ADFS SharePoint attribute store

Hi guys, it’s Paweł again – your SharePoint architect trying to make own little name in the identity world. In one of my previous posting from SharePoint meets identity series, I was writing about ADFS and its features. One of them was the ability to perform various operation on claims using attribute stores. During the course of the project which inspired this series, I had an challenging opportunity to create a custom attribute store which would provide data from SharePoint lists. So I thought it would be great if I shared my great invention with the outside world and the outside world should appreciate it as well, so this post will be all about that.

The full story behind the need for SharePoint attribute store is that we have a setup of Internet-facing SharePoint 2010 which uses ADFS+ACS (Azure Access Control Service) as an authentication proxy. All of the users of this portal will be coming from the outside world – not registered in the “home” AD. Using ACS allows us to externalize authentication process but still we have to handle authorization. Because all users information we store in SharePoint itself and it would be redundant to create some SQL or LDAP database just for handling claims, I decided to get users information directly from SharePoint at ADFS level, so that ADFS can perform claims authorization logic based on this information.

How to use it

ADFS attribute stores can be used during claims pipeline processing and are invoked from claim rule language, where a specific query to the particular store is executed. Knowing SharePoint a bit, you might have heard about CAML, which is XML-based language and one of its purposes is performing queries to SharePoint lists – so it will serve attribute store purpose to provide information which can be used to issue claims.

So let’s look at this by example. This is a somewhat typical CAML query:

[sourcecode language=”xml”]
<FieldRef Name=’Email’/>
<Value Type=’Text’></Value>
<FieldRef Name=’ExternalId’/>
<Value Type=’Text’>PSZ005</Value>
<FieldRef Name=’Title’/>

I think most of it (at least Query part) is pretty self-explanatory – we are looking for a person (me!) by e-mail or ID. But what’s important to note from the attribute store point of view is that ViewFields part has to be included in the query as it indicates which columns from the SharePoint list will be returned in the result set and thus can be used as claim values. So this query should return last name (contained in Title field) if e-mail or ID match. The resulting claim rule would be:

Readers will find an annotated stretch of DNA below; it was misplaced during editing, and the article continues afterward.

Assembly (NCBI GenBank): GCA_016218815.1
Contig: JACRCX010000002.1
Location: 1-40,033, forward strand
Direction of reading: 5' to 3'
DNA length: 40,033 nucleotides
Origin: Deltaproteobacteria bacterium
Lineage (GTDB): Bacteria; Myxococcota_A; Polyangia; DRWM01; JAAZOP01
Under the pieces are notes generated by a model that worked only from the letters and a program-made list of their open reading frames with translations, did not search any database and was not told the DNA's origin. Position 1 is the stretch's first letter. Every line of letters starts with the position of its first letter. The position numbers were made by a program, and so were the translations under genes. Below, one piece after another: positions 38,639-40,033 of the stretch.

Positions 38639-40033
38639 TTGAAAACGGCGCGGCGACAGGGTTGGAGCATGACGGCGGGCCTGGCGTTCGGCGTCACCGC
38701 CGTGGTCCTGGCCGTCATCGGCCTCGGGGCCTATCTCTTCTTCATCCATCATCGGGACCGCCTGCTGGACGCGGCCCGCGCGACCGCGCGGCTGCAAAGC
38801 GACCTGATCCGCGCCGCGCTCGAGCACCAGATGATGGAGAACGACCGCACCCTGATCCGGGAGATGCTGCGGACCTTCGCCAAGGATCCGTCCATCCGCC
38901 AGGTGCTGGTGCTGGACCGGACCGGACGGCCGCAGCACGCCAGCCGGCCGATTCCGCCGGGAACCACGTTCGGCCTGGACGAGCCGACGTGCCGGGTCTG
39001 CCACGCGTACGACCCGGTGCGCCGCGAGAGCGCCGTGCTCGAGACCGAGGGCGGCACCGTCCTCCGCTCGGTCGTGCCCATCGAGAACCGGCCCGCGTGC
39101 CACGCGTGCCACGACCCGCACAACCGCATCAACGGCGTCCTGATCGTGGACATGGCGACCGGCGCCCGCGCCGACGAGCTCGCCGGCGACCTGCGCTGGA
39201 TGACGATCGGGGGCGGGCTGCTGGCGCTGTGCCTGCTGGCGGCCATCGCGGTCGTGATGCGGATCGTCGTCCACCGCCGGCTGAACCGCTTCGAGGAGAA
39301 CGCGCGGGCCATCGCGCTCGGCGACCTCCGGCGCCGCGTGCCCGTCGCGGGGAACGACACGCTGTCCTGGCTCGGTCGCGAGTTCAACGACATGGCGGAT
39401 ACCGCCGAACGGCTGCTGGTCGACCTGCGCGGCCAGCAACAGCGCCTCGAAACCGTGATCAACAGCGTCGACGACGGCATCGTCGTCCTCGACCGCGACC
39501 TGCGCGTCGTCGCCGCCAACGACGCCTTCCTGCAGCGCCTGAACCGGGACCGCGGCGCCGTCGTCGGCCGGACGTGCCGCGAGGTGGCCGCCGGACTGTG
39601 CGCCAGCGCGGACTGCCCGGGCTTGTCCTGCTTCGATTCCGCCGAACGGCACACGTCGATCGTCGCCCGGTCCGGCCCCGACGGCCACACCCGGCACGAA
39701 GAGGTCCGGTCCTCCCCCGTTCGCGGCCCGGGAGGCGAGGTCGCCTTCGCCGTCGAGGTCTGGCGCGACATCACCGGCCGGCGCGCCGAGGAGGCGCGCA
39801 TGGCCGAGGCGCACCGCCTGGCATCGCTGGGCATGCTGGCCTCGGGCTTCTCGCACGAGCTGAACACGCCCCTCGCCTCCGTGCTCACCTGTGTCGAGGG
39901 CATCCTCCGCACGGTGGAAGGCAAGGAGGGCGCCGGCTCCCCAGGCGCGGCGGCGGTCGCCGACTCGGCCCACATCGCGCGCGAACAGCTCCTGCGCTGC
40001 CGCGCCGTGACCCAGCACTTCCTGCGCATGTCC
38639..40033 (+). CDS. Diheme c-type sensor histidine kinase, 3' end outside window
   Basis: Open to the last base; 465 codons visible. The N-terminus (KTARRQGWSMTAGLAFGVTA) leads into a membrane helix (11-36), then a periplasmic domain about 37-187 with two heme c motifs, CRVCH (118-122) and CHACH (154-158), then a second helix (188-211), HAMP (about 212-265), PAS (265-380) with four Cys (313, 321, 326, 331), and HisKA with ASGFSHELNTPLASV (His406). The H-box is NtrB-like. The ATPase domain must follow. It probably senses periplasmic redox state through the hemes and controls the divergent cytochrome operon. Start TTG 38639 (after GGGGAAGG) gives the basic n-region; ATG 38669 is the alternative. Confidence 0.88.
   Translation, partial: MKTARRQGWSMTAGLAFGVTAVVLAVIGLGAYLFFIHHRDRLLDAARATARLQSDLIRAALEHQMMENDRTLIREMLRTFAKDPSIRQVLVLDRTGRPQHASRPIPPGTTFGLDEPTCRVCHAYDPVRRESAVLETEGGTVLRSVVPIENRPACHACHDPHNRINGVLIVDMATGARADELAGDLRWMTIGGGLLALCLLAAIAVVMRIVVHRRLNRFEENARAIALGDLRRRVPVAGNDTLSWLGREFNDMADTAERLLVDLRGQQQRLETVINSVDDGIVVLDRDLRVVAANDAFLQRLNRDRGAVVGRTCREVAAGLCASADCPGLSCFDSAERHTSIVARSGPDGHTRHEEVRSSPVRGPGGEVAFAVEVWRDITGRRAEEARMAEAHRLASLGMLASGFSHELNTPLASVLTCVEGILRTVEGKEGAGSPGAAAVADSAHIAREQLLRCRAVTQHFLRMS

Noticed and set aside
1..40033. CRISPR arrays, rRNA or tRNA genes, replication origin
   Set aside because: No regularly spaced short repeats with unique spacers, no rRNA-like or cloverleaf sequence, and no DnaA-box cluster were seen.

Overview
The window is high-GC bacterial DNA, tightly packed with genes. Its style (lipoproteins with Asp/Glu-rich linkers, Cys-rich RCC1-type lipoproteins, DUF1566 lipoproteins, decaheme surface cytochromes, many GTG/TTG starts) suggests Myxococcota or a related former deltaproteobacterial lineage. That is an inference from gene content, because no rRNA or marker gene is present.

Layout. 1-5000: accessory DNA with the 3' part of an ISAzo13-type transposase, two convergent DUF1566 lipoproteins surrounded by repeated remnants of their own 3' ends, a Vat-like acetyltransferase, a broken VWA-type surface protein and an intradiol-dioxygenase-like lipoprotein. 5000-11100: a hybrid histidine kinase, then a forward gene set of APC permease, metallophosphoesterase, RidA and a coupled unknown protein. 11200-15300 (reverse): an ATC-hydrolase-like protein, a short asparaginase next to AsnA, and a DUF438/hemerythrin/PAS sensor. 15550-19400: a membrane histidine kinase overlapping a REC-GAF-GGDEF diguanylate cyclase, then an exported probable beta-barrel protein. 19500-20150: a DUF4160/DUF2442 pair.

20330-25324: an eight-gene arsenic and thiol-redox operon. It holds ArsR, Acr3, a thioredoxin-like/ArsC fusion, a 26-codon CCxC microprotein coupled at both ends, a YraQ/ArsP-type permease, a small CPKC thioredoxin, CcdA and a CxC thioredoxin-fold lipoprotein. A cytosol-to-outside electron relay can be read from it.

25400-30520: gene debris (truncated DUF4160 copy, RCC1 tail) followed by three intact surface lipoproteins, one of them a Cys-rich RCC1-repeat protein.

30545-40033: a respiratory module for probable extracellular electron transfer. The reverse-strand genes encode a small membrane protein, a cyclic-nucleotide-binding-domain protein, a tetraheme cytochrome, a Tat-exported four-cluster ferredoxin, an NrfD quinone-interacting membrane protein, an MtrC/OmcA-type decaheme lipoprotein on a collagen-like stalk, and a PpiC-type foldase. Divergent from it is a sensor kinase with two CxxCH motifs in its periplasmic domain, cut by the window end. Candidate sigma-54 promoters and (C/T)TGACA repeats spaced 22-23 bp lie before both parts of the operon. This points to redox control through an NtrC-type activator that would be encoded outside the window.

[sourcecode language=”false”]
ce:[Type == ""]
&& cn:[Type == ""]
=> issue(store = "SharePoint Site",
types = (""),
query = "<View><Query><Where><Or><Eq><FieldRef Name=’Email’/><Value Type=’Text’>{0}</Value></Eq><Eq><FieldRef Name=’ExternalId’/><Value Type=’Text’>{1}</Value></Eq></Or></Where></Query><ViewFields><FieldRef Name=’Title’/></ViewFields></View>",
param = ce.Value, param = cn.Value);

As simple as that 😉 Of course it’s important to note that ADFS service account must have permissions to connect to SharePoint and query the list to get the data which also means that SharePoint web application hosting the data must have Windows Authentication turned on. The site URL and the list name are configured values therefore they are not present here.

How to install and configure it

All the stuff you need to start playing around with it is under:

CodePlex: Project site, Download

GitHub: Project site, Download

The resulting DLL must be copied to ADFS directory (C:Program FilesActive Directory Federation Services 2.0) or to Global Assembly Cache. I tested using the latter, so let me know if something’s wrong if you use the other approach.

Simple PowerShell script is provided with the binary and source which does ADFS configuration – it only needs modification in terms of SharePoint site URL and list name to match yours.
Alternatively, the custom attribute store can be added in ADFS console directly, then configuration values which need to be put there are:

Display Name: whatever_you_wish
Class Name: Predica.Tools.SharePoint.SharePointAttributeStore.SharePointListAttributeStore, Predica.Tools.SharePoint.SharePointAttributeStore, Version=, Culture=neutral, PublicKeyToken=8e7c7c1f18b74e88

SiteUrl: your_SharePoint_site_URL
ListName: name_of_the_list_with_claims_data

Of course writing a custom attribute store is no rocket science at all, you can do it yourself with this nice MSDN article, nevertheless I think it’s always better to have something done for you, so I hope this piece of code will be of any use to someone.

Image courtesy of Stuart Miles /

Category: Development

Leave a Reply